If one of the levers 112 or 114 is moved against the bottom surface of the stretcher support 16, the latter can be displaced laterally, together with the block 14. Once the lever 112 or 114, respectively, is released again it is moved away from the bottom of the stretcher support 16, under the action of the spring 104, as indicated by arrows 113 and 115, respectively, in FIG. 4.
When, for example, the pin 96 is positioned between the recesses 119 and 119' (FIG. 3), then the bottom of the tapering portion 102 is urged against the upper longitudinal edge 38 of the guide rail 34 under the action of the spring 104. This already produces a braking effect so that the block 14, together with the stretcher support 16 and the patient lying thereon, if any, cannot be accelerated excessively in transverse direction.
In the case of other embodiments of the invention, which are not illustrated in the drawing, the upper longitudinal edge 38 is chamfered so that a relatively large contact surface is obtained between the guide rail and the bottom face of the pin 96.
When the pin 96 moves to the right, as viewed in FIG. 3, and approaches the recess 119', it is guided smoothly into the recess 119', once it has reached the entry slope 120', and thereafter any further movement is blocked.
A recess 119, which in FIG. 2 is designated by reference numeral 119*, corresponds to a central position of the block 14 in which, as mentioned before, the blocking element of the locking mechanism of the undercarriage 12 can come into engagement with the tongue 88 at the block 14 in such a way as to permit the undercarriage 12 to travel.
In the case of the embodiment described before, only one locking gear 90 coacting with the guide rail 34 is provided.
However, there may of course be provided another locking gear 90 of similar design coacting with the guide rail 36, which will then also be connected with the levers 112 and 114, respectively, so that both locking gears can be released simultaneously when either of the independent levers 112 or 114 is actuated.
The lateral movement of the block 14 is stopped by buffer elements 37, 39 getting into contact with the inner surface of the side walls 18, 20.
The heavy and solid design of the block and its arrangement near the bottom of the undercarriage 12 ensure that the device is safely prevented from tilting even when a person of heavy weight is lying on the extreme outer projecting edge of the stretcher support 16, with the latter extended to its extreme lateral position.
Consequently, there is no need to provide any additional retractable supporting devices or the like.
|Cited Patent||Filing date||Publication date||Applicant||Title|
|US2512160 *||Jul 3, 1946||Jun 20, 1950||E & F Koenigkramer Co||Carriage having universal horizontal shifting platform|
|US3099020 *||Apr 17, 1961||Jul 30, 1963||William P Davis||Patient-handling apparatus|
|US3115646 *||Oct 4, 1960||Dec 31, 1963||Fred C Lee||Patient transfer apparatus|
|US3786523 *||Nov 17, 1971||Jan 22, 1974||G Sele||Medical appliance|
|US4327455 *||Dec 4, 1980||May 4, 1982||The Scott & Fetzer Company||Surface cleaning machine with hopper dumping mechanism|
|US4858261 *||Sep 30, 1987||Aug 22, 1989||Hoxan Corporation||Movable bed vehicle|
|US4873732 *||Oct 24, 1988||Oct 17, 1989||Roberto Perez||Trauma stretcher|
|DE2658649A1 *||Dec 23, 1976||Jun 30, 1977||Hiroshi Ohkawa||Vorrichtung zum ueberfuehren von lasten|
|DE3500212A1 *||Jan 5, 1985||Jul 25, 1985||Uniska Ag||Patient's trolley|
|Citing Patent||Filing date||Publication date||Applicant||Title|
|US5237600 *||Nov 20, 1991||Aug 17, 1993||Kabushiki Kaisha Toshiba||Patient support table for radiographing with X-ray camera|
|US5306109 *||Apr 22, 1992||Apr 26, 1994||Kreuzer Gmbh & Co. Ohg||Transportable medical apparatus, in particular infusion supply|
|US5570483 *||May 12, 1995||Nov 5, 1996||Williamson; Theodore A.||Medical patient transport and care apparatus|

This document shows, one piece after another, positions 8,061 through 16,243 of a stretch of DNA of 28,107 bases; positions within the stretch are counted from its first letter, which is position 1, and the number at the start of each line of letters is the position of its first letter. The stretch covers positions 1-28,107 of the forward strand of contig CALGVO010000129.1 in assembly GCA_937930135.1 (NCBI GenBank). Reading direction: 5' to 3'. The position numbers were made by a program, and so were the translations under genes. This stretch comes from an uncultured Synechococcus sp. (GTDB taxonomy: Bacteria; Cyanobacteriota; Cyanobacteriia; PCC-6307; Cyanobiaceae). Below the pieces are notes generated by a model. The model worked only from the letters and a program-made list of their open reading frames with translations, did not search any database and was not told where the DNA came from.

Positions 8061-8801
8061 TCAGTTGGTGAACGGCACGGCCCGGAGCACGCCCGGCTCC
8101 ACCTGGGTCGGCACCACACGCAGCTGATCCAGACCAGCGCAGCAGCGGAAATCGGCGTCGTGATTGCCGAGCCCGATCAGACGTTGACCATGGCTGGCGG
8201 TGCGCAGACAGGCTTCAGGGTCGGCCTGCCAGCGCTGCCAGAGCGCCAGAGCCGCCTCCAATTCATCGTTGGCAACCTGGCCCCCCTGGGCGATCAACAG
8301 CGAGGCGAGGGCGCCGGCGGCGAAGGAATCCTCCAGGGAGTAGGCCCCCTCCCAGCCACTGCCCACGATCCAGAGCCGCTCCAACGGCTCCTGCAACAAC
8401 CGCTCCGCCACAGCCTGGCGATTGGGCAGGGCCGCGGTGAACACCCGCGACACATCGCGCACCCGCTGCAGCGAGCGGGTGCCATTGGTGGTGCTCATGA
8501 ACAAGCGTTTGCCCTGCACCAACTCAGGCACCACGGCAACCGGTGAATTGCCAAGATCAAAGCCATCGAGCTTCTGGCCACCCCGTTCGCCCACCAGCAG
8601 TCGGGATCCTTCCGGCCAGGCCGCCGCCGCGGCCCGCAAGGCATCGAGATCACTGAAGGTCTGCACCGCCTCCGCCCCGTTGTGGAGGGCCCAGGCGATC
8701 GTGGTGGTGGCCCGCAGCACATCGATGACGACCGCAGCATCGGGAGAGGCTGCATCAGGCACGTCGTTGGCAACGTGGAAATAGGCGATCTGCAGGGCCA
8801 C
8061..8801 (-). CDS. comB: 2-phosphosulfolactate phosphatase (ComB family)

|US6832399 *||Dec 17, 2001||Dec 21, 2004||Michael G. Falbo, Sr.||Breast biopsy bed|
|US7343635 *||Jun 23, 2005||Mar 18, 2008||Jackson Roger P||Modular multi-articulated patient support system|
|US8365322||Feb 1, 2011||Feb 5, 2013||Randy Jay Cox||Multi-position remote latching mechanism|
|US9180062||May 24, 2013||Nov 10, 2015||Roger P. Jackson||Patient positioning support structure|
|US9186291||Jun 21, 2010||Nov 17, 2015||Roger P. Jackson||Patient positioning support structure with trunk translator|
|US9198817||May 24, 2013||Dec 1, 2015||Roger P. Jackson||Patient positioning support structure|
|US9205013||May 24, 2013||Dec 8, 2015||Roger P. Jackson||Patient positioning support structure|
|US9211223||Mar 20, 2013||Dec 15, 2015||Roger P. Jackson||Patient positioning support structure|
|US9226865||Sep 4, 2013||Jan 5, 2016||Roger P. Jackson||Patient positioning support structure|
|US9265679||Oct 10, 2013||Feb 23, 2016||Roger P Jackson||Cantilevered patient positioning support structure|
|US9289342||May 24, 2013||Mar 22, 2016||Roger P. Jackson||Patient positioning support structure|
|US9295433||Jul 31, 2013||Mar 29, 2016||Roger P. Jackson||Synchronized patient elevation and positioning apparatus for use with patient positioning support systems|
|US9301897||Mar 14, 2013||Apr 5, 2016||Roger P. Jackson||Patient positioning support structure|
|US9308145||Dec 8, 2011||Apr 12, 2016||Roger P. Jackson||Patient positioning support structure|
|US9339430||Aug 28, 2013||May 17, 2016||Roger P. Jackson||Patient positioning support apparatus with virtual pivot-shift pelvic pads, upper body stabilization and fail-safe table attachment mechanism|
|US9358170||Mar 3, 2014||Jun 7, 2016||Roger P Jackson||Surgery table apparatus|
|US9364380||Dec 4, 2013||Jun 14, 2016||Roger P Jackson||Patient positioning support structure|
|US9402775||Jul 7, 2015||Aug 2, 2016||Roger P. Jackson||Single and dual column patient positioning and support structure|
|US9456945||Mar 18, 2014||Oct 4, 2016||Roger P. Jackson||Patient positioning support structure|
|US9468576||Aug 1, 2013||Oct 18, 2016||Roger P. Jackson||Patient support apparatus with body slide position digitally coordinated with hinge angle|
|US9504622||Sep 23, 2013||Nov 29, 2016||Roger P. Jackson||Patient positioning support structure with trunk translator|
|US20020056161 *||Dec 17, 2001||May 16, 2002||Falbo Michael G.||Breast biopsy bed|
|US20060185091 *||Jun 23, 2005||Aug 24, 2006||Jackson Roger P||Modular multi-articulated patient support system|
|US20110212284 *||Apr 13, 2009||Sep 1, 2011||Jerry Joseph Montone||Stretcher Stopper|
|U.S. Classification||5/86.1, 5/83.1, 5/611|
|International Classification||A61G7/10, A61G7/14|
|Cooperative Classification||A61G7/1046, A61G7/1057, A61G7/1019|
|European Classification||A61G7/10T8, A61G7/10N6, A61G7/10S6|
|Feb 14, 1994||FPAY||Fee payment|
Year of fee payment: 4
|Mar 31, 1998||REMI||Maintenance fee reminder mailed|
|Sep 6, 1998||LAPS||Lapse for failure to pay maintenance fees|
|Nov 17, 1998||FP||Expired due to failure to pay maintenance fee|
Effective date: 19980904